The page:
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Thursday, 29 November 2012
Page: 14044

Mr SIDEBOTTOM (BraddonParliamentary Secretary for Agriculture, Fisheries and Forestry) (10:09): Good morning, colleagues. My region is well known for its many excellent business enterprises, and three of those businesses were selected recently as national finalists for the prestigious Australian Export Awards, which recognise Australian businesses for excellence and achievement in exporting. One was Walnuts Australia, which is the only large-scale commercial producer of quality walnuts in Australia using state-of-the-art technology. They export in particular to Germany, Italy, Turkey and China. The second was a producer of Australian quality honey, a family business established in 1955 specialising in Tarkine leatherwood honey, sold under the Blue Hills Honey label. They export to Japan, the UK, Indonesia and Saudi Arabia. The third was Specialised Vehicle Solutions, specialising in design, manufacturing and support of underground mining products. I was very pleased that, just the other evening, the Forth-based Walnuts Australia was named the Australian Emerging Exporter Award at the 15th Australian Export Awards ceremony in Canberra. Congratulations to all those finalists and particularly the winner of the Australian board, the Forth-based Walnuts Australia. Well done, everybody there.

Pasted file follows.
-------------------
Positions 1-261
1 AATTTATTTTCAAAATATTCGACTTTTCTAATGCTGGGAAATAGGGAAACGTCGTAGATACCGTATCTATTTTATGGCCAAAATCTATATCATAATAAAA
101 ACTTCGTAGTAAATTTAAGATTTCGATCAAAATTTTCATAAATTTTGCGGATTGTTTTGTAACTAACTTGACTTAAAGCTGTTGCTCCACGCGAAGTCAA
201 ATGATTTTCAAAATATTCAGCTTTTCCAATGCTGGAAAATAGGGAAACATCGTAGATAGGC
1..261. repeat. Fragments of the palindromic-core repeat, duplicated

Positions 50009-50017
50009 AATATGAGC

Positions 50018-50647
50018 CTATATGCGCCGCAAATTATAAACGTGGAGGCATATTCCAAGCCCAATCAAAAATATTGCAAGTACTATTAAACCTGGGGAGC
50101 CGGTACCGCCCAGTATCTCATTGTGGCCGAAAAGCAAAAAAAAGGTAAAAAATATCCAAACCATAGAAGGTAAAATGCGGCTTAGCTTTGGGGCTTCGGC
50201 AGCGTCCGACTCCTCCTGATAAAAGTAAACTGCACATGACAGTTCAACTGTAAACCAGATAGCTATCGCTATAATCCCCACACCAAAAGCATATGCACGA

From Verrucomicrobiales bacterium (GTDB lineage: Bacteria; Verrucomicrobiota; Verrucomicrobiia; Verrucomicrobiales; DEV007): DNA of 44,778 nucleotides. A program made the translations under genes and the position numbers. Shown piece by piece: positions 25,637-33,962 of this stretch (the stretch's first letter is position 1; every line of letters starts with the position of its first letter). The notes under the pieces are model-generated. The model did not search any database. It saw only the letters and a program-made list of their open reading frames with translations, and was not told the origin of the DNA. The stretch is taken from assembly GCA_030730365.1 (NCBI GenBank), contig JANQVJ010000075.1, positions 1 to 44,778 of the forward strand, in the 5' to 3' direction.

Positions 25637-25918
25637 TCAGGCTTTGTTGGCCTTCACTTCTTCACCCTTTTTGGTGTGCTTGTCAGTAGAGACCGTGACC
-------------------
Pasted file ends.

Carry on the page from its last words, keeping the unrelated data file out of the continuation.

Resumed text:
The second thing I would like to raise is that on Saturday 17 November I attended a rally in Burnie which was auspiced by the Australian Workers Union under the banner of Our Tarkine Our Future, practising mining and conservation since 1896. Attending the rally were 3,500 people, and I had the privilege of speaking at that rally.

The intention of the rally and the petition of 6,600 signatures that accompanied it—which was presented yesterday to Minister Burke, by me, delegates from the Australian Workers Union from my region, the national secretary, Paul Howes, and Tasmanian AWU secretary, Ian Wakefield—was to make the point that in Tasmania people are tired of the extremes in terms of economic development versus conservation, and that we can have a balance; we can have both. That is particularly in relation to the area designated as the Tarkine, where we have had mining, forestry, recreation and fishing. We want to maintain that balance rather than lock up the area purely for conservation. That was the message of the delegation yesterday. I congratulate everyone involved in the Our Tarkine Our Future campaign. (Time expired)